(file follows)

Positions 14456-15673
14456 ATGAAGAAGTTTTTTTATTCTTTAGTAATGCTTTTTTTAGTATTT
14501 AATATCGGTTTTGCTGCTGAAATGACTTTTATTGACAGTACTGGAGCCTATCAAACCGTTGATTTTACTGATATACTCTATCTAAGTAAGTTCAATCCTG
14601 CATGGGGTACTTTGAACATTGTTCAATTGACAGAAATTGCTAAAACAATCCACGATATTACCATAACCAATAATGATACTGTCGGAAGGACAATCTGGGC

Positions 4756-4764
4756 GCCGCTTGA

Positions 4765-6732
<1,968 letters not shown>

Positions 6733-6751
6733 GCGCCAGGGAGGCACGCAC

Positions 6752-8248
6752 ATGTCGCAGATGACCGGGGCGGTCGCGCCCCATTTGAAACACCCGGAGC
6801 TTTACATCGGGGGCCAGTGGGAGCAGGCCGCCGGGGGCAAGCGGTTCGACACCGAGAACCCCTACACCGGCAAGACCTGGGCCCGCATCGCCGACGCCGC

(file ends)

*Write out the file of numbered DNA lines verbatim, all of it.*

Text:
Positions 14456-15673
14456 ATGAAGAAGTTTTTTTATTCTTTAGTAATGCTTTTTTTAGTATTT
14501 AATATCGGTTTTGCTGCTGAAATGACTTTTATTGACAGTACTGGAGCCTATCAAACCGTTGATTTTACTGATATACTCTATCTAAGTAAGTTCAATCCTG
14601 CATGGGGTACTTTGAACATTGTTCAATTGACAGAAATTGCTAAAACAATCCACGATATTACCATAACCAATAATGATACTGTCGGAAGGACAATCTGGGC

Positions 4756-4764
4756 GCCGCTTGA

Positions 4765-6732
<1,968 letters not shown>

Positions 6733-6751
6733 GCGCCAGGGAGGCACGCAC

Positions 6752-8248
6752 ATGTCGCAGATGACCGGGGCGGTCGCGCCCCATTTGAAACACCCGGAGC
6801 TTTACATCGGGGGCCAGTGGGAGCAGGCCGCCGGGGGCAAGCGGTTCGACACCGAGAACCCCTACACCGGCAAGACCTGGGCCCGCATCGCCGACGCCGC